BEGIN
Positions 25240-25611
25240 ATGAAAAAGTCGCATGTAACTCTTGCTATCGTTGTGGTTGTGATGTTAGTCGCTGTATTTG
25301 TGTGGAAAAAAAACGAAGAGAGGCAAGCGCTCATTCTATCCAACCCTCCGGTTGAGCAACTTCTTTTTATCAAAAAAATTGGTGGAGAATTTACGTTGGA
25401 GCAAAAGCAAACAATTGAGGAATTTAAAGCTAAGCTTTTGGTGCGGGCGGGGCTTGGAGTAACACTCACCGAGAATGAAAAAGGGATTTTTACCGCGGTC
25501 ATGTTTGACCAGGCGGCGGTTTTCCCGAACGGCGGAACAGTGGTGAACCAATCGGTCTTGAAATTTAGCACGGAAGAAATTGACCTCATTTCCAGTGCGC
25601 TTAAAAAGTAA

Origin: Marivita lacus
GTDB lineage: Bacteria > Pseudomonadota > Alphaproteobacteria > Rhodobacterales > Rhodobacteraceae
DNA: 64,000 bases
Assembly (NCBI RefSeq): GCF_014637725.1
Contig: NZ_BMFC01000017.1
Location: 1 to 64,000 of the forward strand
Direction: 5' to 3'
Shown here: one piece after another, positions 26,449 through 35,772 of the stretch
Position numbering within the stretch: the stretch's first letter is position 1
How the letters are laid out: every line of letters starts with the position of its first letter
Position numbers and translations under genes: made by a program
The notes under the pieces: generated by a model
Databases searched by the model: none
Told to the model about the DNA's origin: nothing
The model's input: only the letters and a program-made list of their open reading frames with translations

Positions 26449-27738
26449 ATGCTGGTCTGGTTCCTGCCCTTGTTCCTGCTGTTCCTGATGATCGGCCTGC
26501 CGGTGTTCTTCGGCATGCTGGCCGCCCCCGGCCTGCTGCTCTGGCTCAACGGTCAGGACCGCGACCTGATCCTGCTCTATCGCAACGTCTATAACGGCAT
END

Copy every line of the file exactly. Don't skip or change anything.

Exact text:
Positions 25240-25611
25240 ATGAAAAAGTCGCATGTAACTCTTGCTATCGTTGTGGTTGTGATGTTAGTCGCTGTATTTG
25301 TGTGGAAAAAAAACGAAGAGAGGCAAGCGCTCATTCTATCCAACCCTCCGGTTGAGCAACTTCTTTTTATCAAAAAAATTGGTGGAGAATTTACGTTGGA
25401 GCAAAAGCAAACAATTGAGGAATTTAAAGCTAAGCTTTTGGTGCGGGCGGGGCTTGGAGTAACACTCACCGAGAATGAAAAAGGGATTTTTACCGCGGTC
25501 ATGTTTGACCAGGCGGCGGTTTTCCCGAACGGCGGAACAGTGGTGAACCAATCGGTCTTGAAATTTAGCACGGAAGAAATTGACCTCATTTCCAGTGCGC
25601 TTAAAAAGTAA

Origin: Marivita lacus
GTDB lineage: Bacteria > Pseudomonadota > Alphaproteobacteria > Rhodobacterales > Rhodobacteraceae
DNA: 64,000 bases
Assembly (NCBI RefSeq): GCF_014637725.1
Contig: NZ_BMFC01000017.1
Location: 1 to 64,000 of the forward strand
Direction: 5' to 3'
Shown here: one piece after another, positions 26,449 through 35,772 of the stretch
Position numbering within the stretch: the stretch's first letter is position 1
How the letters are laid out: every line of letters starts with the position of its first letter
Position numbers and translations under genes: made by a program
The notes under the pieces: generated by a model
Databases searched by the model: none
Told to the model about the DNA's origin: nothing
The model's input: only the letters and a program-made list of their open reading frames with translations

Positions 26449-27738
26449 ATGCTGGTCTGGTTCCTGCCCTTGTTCCTGCTGTTCCTGATGATCGGCCTGC
26501 CGGTGTTCTTCGGCATGCTGGCCGCCCCCGGCCTGCTGCTCTGGCTCAACGGTCAGGACCGCGACCTGATCCTGCTCTATCGCAACGTCTATAACGGCAT